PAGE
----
Interview with Daniel Slager


_Daniel Slager is the new editor-in-chief and co-leader of Milkweed Editions, the nation’s largest independent nonprofit literary press. Prior to joining Milkweed, he was an editor at Harcourt Trade Publishers and_ Grand Street, _a leading quarterly magazine of literature and fine arts. Slager is also a widely published translator from the German, and serves on the board of directors for the Ledig House International Writers’ Colony, as well as the advisory board for Archipelago Books, an independent publisher in New York._

*You’ve been in Minnesota since October—so far, have you felt any difference living here that could influence you or your work?*
While I’m still adjusting to the change, and my family is still in New York—which for me is an enormous change in and of itself—my sense after being here just a few weeks is that the pace of life in Minnesota leaves more time for the kind of focus that is necessary for meaningful work on and in books. Along with the fact that Milkweed’s offices in Open Book provide an inspiring setting, I’m very optimistic about the prospects for my work here.

*What changes are in the wind at Milkweed?*
Milkweed Editions is a mature organization, with a fine backlist of titles, a good deal of support from the community, and much good will among writers, agents, and people in the publishing and bookselling industries. I’m hoping to build further on this foundation, to extend our relationships—in the publishing world and among supporters of the press—nationally and even internationally.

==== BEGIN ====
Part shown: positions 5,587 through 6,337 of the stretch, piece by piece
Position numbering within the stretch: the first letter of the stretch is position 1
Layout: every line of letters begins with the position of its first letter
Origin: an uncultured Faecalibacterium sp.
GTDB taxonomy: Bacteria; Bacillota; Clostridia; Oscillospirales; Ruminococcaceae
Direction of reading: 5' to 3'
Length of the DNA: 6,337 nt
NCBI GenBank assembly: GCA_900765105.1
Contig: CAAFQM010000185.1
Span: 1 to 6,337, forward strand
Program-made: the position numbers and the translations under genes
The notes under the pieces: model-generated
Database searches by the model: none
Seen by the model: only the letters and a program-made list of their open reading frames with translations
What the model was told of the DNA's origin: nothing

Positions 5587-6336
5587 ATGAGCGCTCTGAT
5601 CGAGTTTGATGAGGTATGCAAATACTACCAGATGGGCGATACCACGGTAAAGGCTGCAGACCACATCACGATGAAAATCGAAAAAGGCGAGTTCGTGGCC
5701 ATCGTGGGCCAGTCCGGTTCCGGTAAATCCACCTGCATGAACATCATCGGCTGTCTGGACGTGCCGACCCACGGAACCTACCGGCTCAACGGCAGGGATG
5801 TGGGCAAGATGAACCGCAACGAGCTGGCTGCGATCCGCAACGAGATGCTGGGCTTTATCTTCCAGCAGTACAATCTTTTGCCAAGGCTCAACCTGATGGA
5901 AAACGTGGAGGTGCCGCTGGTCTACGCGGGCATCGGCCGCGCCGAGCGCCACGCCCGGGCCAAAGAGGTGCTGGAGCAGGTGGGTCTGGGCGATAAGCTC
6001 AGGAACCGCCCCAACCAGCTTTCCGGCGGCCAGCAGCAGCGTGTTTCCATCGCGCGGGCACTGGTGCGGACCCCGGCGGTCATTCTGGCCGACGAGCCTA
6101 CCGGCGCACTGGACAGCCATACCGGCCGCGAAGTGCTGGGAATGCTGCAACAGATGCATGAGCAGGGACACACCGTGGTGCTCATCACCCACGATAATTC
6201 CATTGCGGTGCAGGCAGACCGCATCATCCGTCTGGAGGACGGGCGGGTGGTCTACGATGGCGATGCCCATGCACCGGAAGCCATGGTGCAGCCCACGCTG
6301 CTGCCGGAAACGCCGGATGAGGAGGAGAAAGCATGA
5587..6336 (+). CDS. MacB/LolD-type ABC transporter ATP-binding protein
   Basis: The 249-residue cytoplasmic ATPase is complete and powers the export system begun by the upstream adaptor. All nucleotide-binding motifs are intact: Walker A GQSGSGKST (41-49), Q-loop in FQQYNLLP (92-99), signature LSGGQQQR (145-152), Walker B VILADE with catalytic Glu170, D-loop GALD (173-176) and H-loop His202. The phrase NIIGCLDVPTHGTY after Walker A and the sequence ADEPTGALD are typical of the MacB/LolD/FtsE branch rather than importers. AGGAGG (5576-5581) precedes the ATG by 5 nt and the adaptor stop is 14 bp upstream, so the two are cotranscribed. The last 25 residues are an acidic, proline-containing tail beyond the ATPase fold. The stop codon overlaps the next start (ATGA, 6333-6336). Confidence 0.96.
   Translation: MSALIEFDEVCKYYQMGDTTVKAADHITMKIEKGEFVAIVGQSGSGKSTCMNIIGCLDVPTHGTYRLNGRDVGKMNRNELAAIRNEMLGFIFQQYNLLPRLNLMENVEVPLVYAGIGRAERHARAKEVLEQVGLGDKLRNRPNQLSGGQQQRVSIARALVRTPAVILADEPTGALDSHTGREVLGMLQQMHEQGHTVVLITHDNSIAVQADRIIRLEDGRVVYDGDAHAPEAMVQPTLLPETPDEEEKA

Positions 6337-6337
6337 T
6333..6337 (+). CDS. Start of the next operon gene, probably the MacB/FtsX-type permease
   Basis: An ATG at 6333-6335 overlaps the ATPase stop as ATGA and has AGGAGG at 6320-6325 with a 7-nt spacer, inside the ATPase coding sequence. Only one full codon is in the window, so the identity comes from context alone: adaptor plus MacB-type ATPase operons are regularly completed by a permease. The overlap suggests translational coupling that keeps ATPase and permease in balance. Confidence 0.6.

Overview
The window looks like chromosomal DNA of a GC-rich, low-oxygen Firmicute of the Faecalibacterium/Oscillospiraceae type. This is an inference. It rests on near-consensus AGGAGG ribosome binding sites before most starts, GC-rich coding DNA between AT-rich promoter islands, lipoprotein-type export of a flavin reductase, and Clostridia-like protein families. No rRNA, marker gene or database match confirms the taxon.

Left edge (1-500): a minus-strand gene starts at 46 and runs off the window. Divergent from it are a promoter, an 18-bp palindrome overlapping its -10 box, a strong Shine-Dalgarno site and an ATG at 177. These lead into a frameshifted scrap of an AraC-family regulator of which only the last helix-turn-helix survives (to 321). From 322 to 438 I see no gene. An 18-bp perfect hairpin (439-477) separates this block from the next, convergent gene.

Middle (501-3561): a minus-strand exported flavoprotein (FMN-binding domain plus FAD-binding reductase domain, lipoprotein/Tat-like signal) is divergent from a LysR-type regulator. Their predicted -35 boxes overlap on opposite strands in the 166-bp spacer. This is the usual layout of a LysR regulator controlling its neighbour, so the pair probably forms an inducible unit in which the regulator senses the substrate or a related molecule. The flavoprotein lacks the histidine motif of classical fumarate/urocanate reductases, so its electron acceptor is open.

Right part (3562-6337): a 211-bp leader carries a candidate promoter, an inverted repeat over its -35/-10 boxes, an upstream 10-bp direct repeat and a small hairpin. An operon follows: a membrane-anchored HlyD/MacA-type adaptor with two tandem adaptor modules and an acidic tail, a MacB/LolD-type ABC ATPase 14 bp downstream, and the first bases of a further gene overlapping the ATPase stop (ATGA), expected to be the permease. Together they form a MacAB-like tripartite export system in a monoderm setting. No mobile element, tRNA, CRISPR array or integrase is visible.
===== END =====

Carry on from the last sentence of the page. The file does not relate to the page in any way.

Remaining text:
*Will your experience as a translator have some bearing on what Milkweed publishes in the future?*
While I’m not sure how much this has to do with my own work as a translator, I do hope to publish more books in translation here at Milkweed. In part, this is because the large, commercial book publishers appear to have decided that such books are inherently unprofitable, which makes some of the most interesting writing in the world available to smaller, independent presses like Milkweed, so long as we can find it. And I suppose it is particularly helpful to read German (the language from which I have translated), as German publishers are notorious for their devotion to books in translation, which means one can discover good writing from all over the world in their editions.

*What recent book or books have you been recommending to your friends?*
I know this will make me sound like a complete company man, but since coming to work here I have been completely engrossed in the novels of Bapsi Sidhwa, a wonderful Pakistani writer whose novels were published by Milkweed years ago. We’re in the process of reissuing the books, and I’ve been reading them with great pleasure. They’re set in Lahore before, during, and after the partition of India, and they address issues—religious fundamentalism, women’s rights, and the difficulties of postcolonial identity—that have considerable resonance today.

*Which local writers are you keeping an eye on?*
There are a number of excellent writers in this area, and I’m looking forward to getting to know them and their work. I’ve been reading Charles Baxter for years, since I was a student at the University of Michigan, and I hope to run into him at some point, but I’m also still getting acquainted with writers like Bill Holm, Faith Sullivan, and others who have been published by Milkweed.